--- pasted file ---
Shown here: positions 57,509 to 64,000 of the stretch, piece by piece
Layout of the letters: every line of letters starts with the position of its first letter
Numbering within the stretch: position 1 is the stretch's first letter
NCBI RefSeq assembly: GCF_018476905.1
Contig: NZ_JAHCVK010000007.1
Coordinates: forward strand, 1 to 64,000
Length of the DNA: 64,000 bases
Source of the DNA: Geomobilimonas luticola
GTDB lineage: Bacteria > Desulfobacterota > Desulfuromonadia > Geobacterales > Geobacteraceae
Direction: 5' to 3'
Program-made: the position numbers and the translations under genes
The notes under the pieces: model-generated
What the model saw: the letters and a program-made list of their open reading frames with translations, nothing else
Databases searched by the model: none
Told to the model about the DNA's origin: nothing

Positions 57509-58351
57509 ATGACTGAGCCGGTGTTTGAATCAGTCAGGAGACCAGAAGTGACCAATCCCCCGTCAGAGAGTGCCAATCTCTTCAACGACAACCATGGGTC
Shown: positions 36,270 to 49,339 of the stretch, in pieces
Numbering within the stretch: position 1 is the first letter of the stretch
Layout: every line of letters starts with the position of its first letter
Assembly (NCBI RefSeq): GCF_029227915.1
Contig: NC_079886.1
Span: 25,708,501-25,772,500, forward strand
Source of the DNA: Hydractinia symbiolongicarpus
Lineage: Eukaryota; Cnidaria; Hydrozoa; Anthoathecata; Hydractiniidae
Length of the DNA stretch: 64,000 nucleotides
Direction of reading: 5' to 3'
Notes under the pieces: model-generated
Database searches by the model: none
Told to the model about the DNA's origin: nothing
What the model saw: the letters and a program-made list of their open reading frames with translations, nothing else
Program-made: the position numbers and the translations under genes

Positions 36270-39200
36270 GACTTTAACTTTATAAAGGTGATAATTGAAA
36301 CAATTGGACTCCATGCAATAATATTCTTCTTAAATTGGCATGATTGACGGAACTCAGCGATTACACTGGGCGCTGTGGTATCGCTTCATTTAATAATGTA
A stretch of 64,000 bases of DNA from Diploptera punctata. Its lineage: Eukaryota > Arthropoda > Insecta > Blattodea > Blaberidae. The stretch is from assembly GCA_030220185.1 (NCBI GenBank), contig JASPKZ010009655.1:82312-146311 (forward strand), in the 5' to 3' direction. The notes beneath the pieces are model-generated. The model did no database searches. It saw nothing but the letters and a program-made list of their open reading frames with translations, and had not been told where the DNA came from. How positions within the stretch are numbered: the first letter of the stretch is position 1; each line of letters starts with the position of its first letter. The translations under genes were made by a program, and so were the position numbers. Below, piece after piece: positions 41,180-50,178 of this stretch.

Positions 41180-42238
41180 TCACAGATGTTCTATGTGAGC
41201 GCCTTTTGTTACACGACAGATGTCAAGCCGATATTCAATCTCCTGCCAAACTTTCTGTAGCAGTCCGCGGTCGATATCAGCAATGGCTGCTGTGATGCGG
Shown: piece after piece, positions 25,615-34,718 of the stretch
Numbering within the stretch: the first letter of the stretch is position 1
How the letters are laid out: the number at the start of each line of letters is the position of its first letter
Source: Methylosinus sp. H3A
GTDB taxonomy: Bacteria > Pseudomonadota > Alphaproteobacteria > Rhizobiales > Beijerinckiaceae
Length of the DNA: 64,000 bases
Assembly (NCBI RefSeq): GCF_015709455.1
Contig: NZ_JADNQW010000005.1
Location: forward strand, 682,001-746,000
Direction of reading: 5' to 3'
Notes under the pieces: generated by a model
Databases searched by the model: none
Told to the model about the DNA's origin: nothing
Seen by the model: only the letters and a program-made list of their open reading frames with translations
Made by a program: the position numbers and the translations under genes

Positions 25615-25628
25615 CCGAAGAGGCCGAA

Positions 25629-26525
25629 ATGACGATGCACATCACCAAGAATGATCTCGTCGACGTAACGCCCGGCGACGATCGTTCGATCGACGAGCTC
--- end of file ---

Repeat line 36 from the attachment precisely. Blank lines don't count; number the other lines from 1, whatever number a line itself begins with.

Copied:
A stretch of 64,000 bases of DNA from Diploptera punctata. Its lineage: Eukaryota > Arthropoda > Insecta > Blattodea > Blaberidae. The stretch is from assembly GCA_030220185.1 (NCBI GenBank), contig JASPKZ010009655.1:82312-146311 (forward strand), in the 5' to 3' direction. The notes beneath the pieces are model-generated. The model did no database searches. It saw nothing but the letters and a program-made list of their open reading frames with translations, and had not been told where the DNA came from. How positions within the stretch are numbered: the first letter of the stretch is position 1; each line of letters starts with the position of its first letter. The translations under genes were made by a program, and so were the position numbers. Below, piece after piece: positions 41,180-50,178 of this stretch.